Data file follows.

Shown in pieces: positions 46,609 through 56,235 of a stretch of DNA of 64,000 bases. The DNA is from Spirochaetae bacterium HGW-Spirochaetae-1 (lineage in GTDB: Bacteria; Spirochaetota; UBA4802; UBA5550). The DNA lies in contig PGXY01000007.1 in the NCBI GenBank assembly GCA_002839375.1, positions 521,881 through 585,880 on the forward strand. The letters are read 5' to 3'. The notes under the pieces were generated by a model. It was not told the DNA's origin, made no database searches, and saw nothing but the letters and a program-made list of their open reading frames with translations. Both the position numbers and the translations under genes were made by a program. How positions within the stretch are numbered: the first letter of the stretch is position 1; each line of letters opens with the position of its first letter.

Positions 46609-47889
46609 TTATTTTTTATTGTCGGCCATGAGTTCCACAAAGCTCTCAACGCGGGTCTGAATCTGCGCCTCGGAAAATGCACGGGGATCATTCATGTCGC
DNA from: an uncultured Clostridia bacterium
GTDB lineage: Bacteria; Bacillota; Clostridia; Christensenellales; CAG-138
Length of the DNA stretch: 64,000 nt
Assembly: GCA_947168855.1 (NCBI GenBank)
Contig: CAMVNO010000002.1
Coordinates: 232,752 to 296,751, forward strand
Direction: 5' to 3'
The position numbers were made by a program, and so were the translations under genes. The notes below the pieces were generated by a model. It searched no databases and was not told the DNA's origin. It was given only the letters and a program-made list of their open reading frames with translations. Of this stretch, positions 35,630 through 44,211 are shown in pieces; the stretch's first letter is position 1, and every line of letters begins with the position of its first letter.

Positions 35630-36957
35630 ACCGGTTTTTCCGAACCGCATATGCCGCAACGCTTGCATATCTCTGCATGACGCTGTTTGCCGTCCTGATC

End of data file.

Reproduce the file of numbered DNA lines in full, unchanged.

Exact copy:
Shown in pieces: positions 46,609 through 56,235 of a stretch of DNA of 64,000 bases. The DNA is from Spirochaetae bacterium HGW-Spirochaetae-1 (lineage in GTDB: Bacteria; Spirochaetota; UBA4802; UBA5550). The DNA lies in contig PGXY01000007.1 in the NCBI GenBank assembly GCA_002839375.1, positions 521,881 through 585,880 on the forward strand. The letters are read 5' to 3'. The notes under the pieces were generated by a model. It was not told the DNA's origin, made no database searches, and saw nothing but the letters and a program-made list of their open reading frames with translations. Both the position numbers and the translations under genes were made by a program. How positions within the stretch are numbered: the first letter of the stretch is position 1; each line of letters opens with the position of its first letter.

Positions 46609-47889
46609 TTATTTTTTATTGTCGGCCATGAGTTCCACAAAGCTCTCAACGCGGGTCTGAATCTGCGCCTCGGAAAATGCACGGGGATCATTCATGTCGC
DNA from: an uncultured Clostridia bacterium
GTDB lineage: Bacteria; Bacillota; Clostridia; Christensenellales; CAG-138
Length of the DNA stretch: 64,000 nt
Assembly: GCA_947168855.1 (NCBI GenBank)
Contig: CAMVNO010000002.1
Coordinates: 232,752 to 296,751, forward strand
Direction: 5' to 3'
The position numbers were made by a program, and so were the translations under genes. The notes below the pieces were generated by a model. It searched no databases and was not told the DNA's origin. It was given only the letters and a program-made list of their open reading frames with translations. Of this stretch, positions 35,630 through 44,211 are shown in pieces; the stretch's first letter is position 1, and every line of letters begins with the position of its first letter.

Positions 35630-36957
35630 ACCGGTTTTTCCGAACCGCATATGCCGCAACGCTTGCATATCTCTGCATGACGCTGTTTGCCGTCCTGATC